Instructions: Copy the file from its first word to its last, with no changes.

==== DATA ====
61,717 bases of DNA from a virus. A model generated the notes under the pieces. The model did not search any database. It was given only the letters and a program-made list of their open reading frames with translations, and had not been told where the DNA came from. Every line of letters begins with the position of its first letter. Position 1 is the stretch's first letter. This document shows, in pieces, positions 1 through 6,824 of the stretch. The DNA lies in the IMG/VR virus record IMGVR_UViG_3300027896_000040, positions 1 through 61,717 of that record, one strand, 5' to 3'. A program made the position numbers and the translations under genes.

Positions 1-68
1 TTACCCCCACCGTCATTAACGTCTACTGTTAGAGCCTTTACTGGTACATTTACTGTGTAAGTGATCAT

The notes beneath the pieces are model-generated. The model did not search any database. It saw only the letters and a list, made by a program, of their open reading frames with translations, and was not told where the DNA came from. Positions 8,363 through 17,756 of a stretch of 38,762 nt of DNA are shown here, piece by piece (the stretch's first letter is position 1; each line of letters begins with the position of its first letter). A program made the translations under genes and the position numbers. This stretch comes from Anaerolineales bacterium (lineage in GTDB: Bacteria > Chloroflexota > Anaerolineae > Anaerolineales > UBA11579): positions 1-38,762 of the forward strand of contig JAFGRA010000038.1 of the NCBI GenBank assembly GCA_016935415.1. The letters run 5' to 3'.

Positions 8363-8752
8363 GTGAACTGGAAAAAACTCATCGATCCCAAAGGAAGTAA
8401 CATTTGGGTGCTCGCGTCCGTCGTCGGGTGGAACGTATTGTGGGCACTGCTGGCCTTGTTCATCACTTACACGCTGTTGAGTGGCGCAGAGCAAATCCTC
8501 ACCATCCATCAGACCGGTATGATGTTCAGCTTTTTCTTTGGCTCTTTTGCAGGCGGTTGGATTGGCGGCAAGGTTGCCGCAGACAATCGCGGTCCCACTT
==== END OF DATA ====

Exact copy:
61,717 bases of DNA from a virus. A model generated the notes under the pieces. The model did not search any database. It was given only the letters and a program-made list of their open reading frames with translations, and had not been told where the DNA came from. Every line of letters begins with the position of its first letter. Position 1 is the stretch's first letter. This document shows, in pieces, positions 1 through 6,824 of the stretch. The DNA lies in the IMG/VR virus record IMGVR_UViG_3300027896_000040, positions 1 through 61,717 of that record, one strand, 5' to 3'. A program made the position numbers and the translations under genes.

Positions 1-68
1 TTACCCCCACCGTCATTAACGTCTACTGTTAGAGCCTTTACTGGTACATTTACTGTGTAAGTGATCAT

The notes beneath the pieces are model-generated. The model did not search any database. It saw only the letters and a list, made by a program, of their open reading frames with translations, and was not told where the DNA came from. Positions 8,363 through 17,756 of a stretch of 38,762 nt of DNA are shown here, piece by piece (the stretch's first letter is position 1; each line of letters begins with the position of its first letter). A program made the translations under genes and the position numbers. This stretch comes from Anaerolineales bacterium (lineage in GTDB: Bacteria > Chloroflexota > Anaerolineae > Anaerolineales > UBA11579): positions 1-38,762 of the forward strand of contig JAFGRA010000038.1 of the NCBI GenBank assembly GCA_016935415.1. The letters run 5' to 3'.

Positions 8363-8752
8363 GTGAACTGGAAAAAACTCATCGATCCCAAAGGAAGTAA
8401 CATTTGGGTGCTCGCGTCCGTCGTCGGGTGGAACGTATTGTGGGCACTGCTGGCCTTGTTCATCACTTACACGCTGTTGAGTGGCGCAGAGCAAATCCTC
8501 ACCATCCATCAGACCGGTATGATGTTCAGCTTTTTCTTTGGCTCTTTTGCAGGCGGTTGGATTGGCGGCAAGGTTGCCGCAGACAATCGCGGTCCCACTT